Tech, Policy, and Society: Protecting Women in the Digital Age

cyber security challenges diversity & inclusion women in cyber security Jul 04, 2023

Europe stands at a crossroads. The dual trials of a post-pandemic recovery and societal reformation serve both as challenges and opportunities. These are further complicated by global issues such as the persistent conflict in Ukraine and an escalating climate crisis, all of which are intensified by the rapid pace of digital transformation we find ourselves in the middle of.

As societies continue their relentless march into the digital age, industry leaders and policymakers have an even greater responsibility to counteract potential misuse of digital products and services. The advantages of digitalization are abundant, yet so too are the challenges it brings. A significant one is the worrying trend of increasing cyber violence against women, an issue brought into sharp relief with one in ten women experiencing some form of cyber violence since the age of 15, as stated by the European Institute for Gender Equality (EIGE).

This digital landscape, while rich with opportunities, has also enabled a new platform for violence against women, ranging from cyber stalking to gender-based harassment. Addressing this issue is not merely urgent but necessary to ensure the digital public space remains safe and empowering for everyone, not just women and young girls. Initiatives such as the European Union's recent proposal to combat violence against women and domestic violence, and policy tools like the Cyber Resilience Act, the Digital Services Act, the Code of Conduct on Hate Speech or the Code of Practice on Disinformation, all play a pivotal role in reshaping our digital ecosystem to mitigate the risks women face online.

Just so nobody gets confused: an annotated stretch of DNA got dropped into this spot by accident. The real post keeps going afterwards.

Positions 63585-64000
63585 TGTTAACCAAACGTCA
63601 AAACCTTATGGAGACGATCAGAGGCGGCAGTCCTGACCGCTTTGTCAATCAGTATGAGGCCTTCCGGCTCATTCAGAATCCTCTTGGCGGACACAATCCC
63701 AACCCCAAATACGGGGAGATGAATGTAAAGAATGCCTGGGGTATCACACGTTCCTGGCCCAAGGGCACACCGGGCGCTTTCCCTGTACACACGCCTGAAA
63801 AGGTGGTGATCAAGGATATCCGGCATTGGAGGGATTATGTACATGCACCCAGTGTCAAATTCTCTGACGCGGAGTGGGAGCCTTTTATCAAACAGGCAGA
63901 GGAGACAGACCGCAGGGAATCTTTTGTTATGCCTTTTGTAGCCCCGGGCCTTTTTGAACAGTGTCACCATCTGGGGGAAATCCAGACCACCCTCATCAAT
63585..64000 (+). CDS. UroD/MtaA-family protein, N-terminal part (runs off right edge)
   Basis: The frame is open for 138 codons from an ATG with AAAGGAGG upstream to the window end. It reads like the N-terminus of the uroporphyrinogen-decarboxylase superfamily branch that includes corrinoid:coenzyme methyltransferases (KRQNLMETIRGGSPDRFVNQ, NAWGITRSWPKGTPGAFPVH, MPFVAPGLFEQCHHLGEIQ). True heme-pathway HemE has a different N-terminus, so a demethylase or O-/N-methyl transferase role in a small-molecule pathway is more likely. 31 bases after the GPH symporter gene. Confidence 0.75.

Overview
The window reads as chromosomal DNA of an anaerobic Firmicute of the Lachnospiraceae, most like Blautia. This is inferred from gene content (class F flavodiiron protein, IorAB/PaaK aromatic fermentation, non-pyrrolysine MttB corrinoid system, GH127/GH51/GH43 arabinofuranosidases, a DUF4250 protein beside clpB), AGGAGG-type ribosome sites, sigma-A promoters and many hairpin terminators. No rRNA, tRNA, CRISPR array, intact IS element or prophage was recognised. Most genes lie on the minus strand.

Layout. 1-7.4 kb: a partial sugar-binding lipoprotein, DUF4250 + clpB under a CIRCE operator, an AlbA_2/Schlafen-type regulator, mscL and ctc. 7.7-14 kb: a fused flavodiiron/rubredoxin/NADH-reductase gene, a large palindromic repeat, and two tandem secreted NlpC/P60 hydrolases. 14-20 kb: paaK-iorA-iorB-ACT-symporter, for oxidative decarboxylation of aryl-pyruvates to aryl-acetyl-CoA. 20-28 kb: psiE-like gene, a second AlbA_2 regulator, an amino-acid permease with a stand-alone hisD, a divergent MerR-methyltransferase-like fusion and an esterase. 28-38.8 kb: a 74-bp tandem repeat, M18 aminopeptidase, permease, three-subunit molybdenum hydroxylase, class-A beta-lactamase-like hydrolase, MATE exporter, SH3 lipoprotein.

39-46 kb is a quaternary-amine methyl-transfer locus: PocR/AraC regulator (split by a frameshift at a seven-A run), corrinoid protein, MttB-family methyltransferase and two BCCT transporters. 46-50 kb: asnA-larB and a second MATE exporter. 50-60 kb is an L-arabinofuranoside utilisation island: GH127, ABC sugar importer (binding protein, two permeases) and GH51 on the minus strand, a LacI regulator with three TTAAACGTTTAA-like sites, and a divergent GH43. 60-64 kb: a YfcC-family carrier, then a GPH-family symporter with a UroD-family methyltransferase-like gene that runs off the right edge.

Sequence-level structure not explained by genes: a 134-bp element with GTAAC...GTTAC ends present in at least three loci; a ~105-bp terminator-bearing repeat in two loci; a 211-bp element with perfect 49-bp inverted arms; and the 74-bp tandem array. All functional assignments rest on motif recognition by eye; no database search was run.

On Tuesday 27th June, Women in International Security Brussels hosted in partnership with Microsoft Brussels ‘Conversations Unscripted: Digital safety for women - the role of tech and policy. The conversation today brings together voices from civil society, policy-making circles, and the tech sector to discuss ways to enhance the safety of cyberspace for all, with a particular focus on women. In this critical dialogue, I moderated the panel with speakers Nikolas Ott, Government Affairs Manager at Microsoft, and Laura Kaun, Policy and Campaigns Director at the European Women’s Lobby.

Through interactive discussions with the panel members and the audience, we explored the topic in more depth and reached 13 key take aways listed below to help policy makers, tech giants and civil society join forces and build a safer and secure cyber space for women and young girls.

 

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Blending Online and Offline Experiences

We lead one life that merges online and offline experiences. Online violence can start on digital platforms and transition into the physical world. Acknowledging this continuity is the first step towards formulating effective solutions.